But it’s not right from the program’s perspective. Each read call mutates the file as the program sees it (namely, the current position). One thread might not expect the file [position] to change between two read() calls because of some other thread trying to read it simultaneously. It’s the exact same situation as advancing iterators via the .next() call that takes a mutable reference, ensuring it’s the only one who gets to advance it.

Now yeah, a read() skipping some data here and there because of some other thread reading the same file won’t exactly corrupt your program and lead to segfaults as usual memory-related data races do. Still it may badly affect the behaviour. And it’s as hard to debug as most concurrency-related bugs are.

The Nomicon says that Rust does not prevent general race conditions, and sure that’s true, that would be an awful interface. But since files and streams are so similar to iterators, I think it would make a lot of sense to require a unique reference to read them.


The problem is that main returns the result of the match expression, so the whole expression is inferred to have the type (). If you add a semicolon after the match expression, it compiles.


Oh, thanks. That was embarrassing. Maybe the error message could be improved? Probably. Or not.


Let me rephrase that.

Reading a file is mutating the object that represent the file stream, namely altering the position. The very data being mutated is stored in the kernel space, and simultaneous mutation won’t cause the kernel any trouble because it is smart enough to synchronize accesses.
Still, two threads simultaneously reading the same file stream will break internal logic. (I guess even a single read() call on BufReader could yield a non-contiguous slice).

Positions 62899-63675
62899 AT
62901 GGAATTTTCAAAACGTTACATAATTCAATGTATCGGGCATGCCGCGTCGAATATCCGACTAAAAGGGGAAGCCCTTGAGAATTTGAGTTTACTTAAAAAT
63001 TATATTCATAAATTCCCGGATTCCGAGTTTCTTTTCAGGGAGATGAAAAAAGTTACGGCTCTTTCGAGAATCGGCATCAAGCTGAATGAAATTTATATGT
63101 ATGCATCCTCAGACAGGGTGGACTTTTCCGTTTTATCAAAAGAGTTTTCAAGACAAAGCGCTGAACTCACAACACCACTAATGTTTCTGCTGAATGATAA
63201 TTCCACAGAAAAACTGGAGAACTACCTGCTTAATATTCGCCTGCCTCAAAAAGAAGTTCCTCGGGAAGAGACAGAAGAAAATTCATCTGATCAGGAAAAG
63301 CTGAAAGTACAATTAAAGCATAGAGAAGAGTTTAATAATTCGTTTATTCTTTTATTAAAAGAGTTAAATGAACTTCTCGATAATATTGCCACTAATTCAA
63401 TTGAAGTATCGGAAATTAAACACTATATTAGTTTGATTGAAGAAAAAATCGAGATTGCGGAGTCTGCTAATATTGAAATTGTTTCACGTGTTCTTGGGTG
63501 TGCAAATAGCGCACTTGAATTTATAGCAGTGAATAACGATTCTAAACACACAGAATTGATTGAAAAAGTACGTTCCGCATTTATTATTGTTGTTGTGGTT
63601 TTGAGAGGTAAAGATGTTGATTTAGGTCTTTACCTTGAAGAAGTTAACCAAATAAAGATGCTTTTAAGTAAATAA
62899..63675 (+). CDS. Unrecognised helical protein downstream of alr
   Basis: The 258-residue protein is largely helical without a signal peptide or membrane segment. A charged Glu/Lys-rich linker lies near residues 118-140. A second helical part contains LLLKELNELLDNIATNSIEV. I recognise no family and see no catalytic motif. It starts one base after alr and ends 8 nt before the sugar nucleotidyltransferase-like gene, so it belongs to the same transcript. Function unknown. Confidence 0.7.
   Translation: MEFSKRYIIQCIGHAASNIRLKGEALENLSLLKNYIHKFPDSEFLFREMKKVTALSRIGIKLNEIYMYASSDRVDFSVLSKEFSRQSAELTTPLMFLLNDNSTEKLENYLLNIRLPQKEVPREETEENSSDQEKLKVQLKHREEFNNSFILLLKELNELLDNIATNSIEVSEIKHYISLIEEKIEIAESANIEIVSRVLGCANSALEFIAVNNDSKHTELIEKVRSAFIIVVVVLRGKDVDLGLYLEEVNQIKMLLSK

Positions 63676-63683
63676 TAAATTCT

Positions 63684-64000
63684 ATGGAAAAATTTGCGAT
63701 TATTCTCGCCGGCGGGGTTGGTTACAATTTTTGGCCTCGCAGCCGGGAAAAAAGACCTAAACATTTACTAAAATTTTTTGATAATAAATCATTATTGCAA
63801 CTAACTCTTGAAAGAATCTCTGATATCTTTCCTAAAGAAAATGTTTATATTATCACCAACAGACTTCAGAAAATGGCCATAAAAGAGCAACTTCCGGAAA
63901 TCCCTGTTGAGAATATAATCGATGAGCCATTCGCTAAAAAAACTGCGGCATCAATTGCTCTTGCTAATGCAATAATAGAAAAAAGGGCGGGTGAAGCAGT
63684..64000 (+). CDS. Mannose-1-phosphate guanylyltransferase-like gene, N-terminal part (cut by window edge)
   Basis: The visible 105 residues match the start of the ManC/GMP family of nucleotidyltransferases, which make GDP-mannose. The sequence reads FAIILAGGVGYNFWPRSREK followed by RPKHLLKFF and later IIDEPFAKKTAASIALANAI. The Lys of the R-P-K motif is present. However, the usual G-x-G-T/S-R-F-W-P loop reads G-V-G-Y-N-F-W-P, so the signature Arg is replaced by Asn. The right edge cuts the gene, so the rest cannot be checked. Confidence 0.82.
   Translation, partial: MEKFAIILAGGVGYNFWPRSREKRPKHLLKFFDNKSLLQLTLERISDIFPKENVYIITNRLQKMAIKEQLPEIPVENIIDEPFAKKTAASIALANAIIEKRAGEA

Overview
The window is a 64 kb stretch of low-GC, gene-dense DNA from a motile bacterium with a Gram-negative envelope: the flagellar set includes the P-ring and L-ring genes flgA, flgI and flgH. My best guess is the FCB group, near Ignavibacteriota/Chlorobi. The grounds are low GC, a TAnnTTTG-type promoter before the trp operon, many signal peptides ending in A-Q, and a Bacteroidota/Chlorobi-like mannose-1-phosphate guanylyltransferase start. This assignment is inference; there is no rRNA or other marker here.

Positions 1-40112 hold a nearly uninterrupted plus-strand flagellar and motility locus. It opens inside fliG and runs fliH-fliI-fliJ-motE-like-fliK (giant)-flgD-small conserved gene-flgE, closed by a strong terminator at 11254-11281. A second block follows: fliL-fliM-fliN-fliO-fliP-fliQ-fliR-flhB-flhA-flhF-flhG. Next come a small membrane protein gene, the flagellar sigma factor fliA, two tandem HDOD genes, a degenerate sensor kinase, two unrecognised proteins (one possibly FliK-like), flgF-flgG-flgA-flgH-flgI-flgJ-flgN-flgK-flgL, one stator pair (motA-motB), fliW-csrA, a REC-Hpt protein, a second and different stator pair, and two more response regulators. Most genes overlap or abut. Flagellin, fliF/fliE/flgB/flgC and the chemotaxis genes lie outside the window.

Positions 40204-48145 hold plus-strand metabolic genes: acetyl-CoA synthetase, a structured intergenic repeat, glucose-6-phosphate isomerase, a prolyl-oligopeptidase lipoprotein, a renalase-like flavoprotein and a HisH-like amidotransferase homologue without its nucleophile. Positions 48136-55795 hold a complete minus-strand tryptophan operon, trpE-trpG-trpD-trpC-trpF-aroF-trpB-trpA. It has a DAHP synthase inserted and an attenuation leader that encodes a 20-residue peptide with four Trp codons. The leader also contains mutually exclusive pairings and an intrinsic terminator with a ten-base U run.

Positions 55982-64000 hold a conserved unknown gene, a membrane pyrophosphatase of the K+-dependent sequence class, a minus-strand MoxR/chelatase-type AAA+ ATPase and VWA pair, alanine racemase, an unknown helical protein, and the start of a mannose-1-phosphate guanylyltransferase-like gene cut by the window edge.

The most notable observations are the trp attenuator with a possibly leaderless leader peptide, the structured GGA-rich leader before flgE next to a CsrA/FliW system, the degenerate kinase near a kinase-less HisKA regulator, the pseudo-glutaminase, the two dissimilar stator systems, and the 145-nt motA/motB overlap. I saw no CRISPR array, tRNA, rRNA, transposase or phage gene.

Let’s take a step back and consider Rust shared/unique const/mutable reference rules. It seems to me that they prevent two different kinds of problems with concurrent access:

  • Accessing a data structure while someone else is mutating it can lead to its corruption, segfaults and stuff. Think iterator and reference invalidation. This is not the problem for file streams, since the kernel already uses some kind of mutex to ensure everything is smooth.
  • Accessing something while someone else is mutating it can lead to internal logic breakage, i.e. some internal invariant being broken. The memory will be fine in this case, but the program flow can go wrong.

When working with iterators, which file streams are closely related to, both of these are prevented by the Rust referencing rules. However being able to mutate a file-structure state via a shared reference will cause the second issue.

Most sane programs will never need to simultaneously read the same file stream as far as the logic goes. Yet providing the ability to do it via shared references could lead to many subtle bugs.

The right way to handle the multithreaded case is with the usual stuff: Mutexes and Arcs.